I also realized that my problem wasn’t the lack of skills to develop characters. If someone asked me to tell them about one of my characters, I could go on about their backstories, their families, their birthdays, even their favorite colors and foods. I spoke of them as if they were real people (which of course amused the non-writers in my life). The problem was that I was often ready to write about my worldbuilding or plot long before my character development was finished. As a result, my characters were fuzzy in comparison, and what came out on the page showed the disparity between the elements. This also reflected my approach to worldbuilding: create the overarching ideas and setting first, then place the people in it. Of course my work wasn’t done once I drew a couple of maps and created a timeline for major plot points. The lack of strong characterization in my rough drafts pointed to my writing process, not to my potential. I needed to give myself extra time to develop my characters if I wanted them to be as strong as my plot and worldbuilding.

With this discovery in hand, I knew I needed a new method for character development. Typical means of character development rarely yielded results for me—I couldn’t base a character off of a song or writing prompt, writing short stories for characters I knew little about didn’t get past the first paragraph, and I couldn’t “talk” to my characters in the way that other authors apparently could. I needed context; I needed backstory; I needed time. I’d resisted that natural bend because I tried to mimic character-first writers, believing that was the only way to be create compelling characters, but I had undermined myself. Organization could be applied to any part of the writing process. Structure could be built into plot and characters alike. Fighting against my strengths so I could try to make weaknesses into strengths would never work. I’d not only be unhappy, but my writing would never reach its full potential.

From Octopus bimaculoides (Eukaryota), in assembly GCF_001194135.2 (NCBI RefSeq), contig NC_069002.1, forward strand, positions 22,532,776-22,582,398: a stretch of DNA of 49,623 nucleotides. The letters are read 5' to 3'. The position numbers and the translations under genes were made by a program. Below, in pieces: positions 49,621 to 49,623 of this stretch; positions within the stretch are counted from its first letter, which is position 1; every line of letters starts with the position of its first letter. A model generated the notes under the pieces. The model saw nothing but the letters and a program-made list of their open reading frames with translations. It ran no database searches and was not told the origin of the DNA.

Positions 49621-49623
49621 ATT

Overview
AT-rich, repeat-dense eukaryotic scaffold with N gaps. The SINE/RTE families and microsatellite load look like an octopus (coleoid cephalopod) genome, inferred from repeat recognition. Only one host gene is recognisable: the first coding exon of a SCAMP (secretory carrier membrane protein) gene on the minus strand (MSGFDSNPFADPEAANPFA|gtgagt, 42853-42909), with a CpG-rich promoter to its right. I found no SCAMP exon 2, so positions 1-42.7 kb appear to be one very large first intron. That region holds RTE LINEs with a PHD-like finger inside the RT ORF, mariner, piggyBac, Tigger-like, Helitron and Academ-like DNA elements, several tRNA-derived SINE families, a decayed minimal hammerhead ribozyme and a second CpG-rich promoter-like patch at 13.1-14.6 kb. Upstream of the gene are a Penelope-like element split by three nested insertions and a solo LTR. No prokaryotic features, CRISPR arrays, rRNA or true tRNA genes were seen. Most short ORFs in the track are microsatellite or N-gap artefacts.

So, I started applying my worldbuilding and plotting skills to character development. I made backstory outlines. I used MS Excel to list character descriptions, personality types, birthdays, even create family trees. I made sure that the world around my character was well-developed before figuring out where they lived and worked. Most of all, I gave myself the time to mull ideas over in my head in the same way I had to ruminate about plot or worldbuilding decisions. I stopped stressing over making my characters perfect and dynamic in a short period of time. I stopped comparing my character development process to fellow writers who I deemed as superior to me. And I put aside my insecurities enough to ask other writers to help me solve character conundrums when I got stumped. Unsurprisingly, it works. I’ve made more progress with developing the protagonist of my WIP in the past few months than I had in the first two years since I created her—and that’s just one example. Some of that progress is simply time doing its magic, but in large part, I know it’s because I’ve shifted my focus to what I can do, not what I can’t do.

This “method” can apply to anyone, not only plot-first writers. It’s not just my personal experience that backs up this idea either—the famous “Strength’s Finder 2.0” test created by Gallup focuses on finding and cultivating your strengths to improve workplace and lifestyle fulfillment, productivity, and happiness. And I’m sure that other writers and artists have discovered and talked about this very subject. Even so, it deserves reiteration: focus on your strengths, not your weaknesses, and don’t try to make yourself into someone you’re not. If you’re plot-first, use that to your advantage. If you’re character-first, use that to your advantage. You aren’t doomed to failure just because your first few drafts aren’t how you or others would like them to be—and there’s no reason why you can’t fix the weak spots of your stories with the tools you have.

It’s easy to fall into comparison and feeling inadequate. That feeling still creeps upon me, like all artists, but once I stopped forcing myself to behave like writers who have different strengths than I do, it’s easier to ward off insecurities, create writing that I’m proud of, and delight in what I create. I wouldn’t give that up for anything, even if my writer friends never understand my love of outlines and spreadsheets.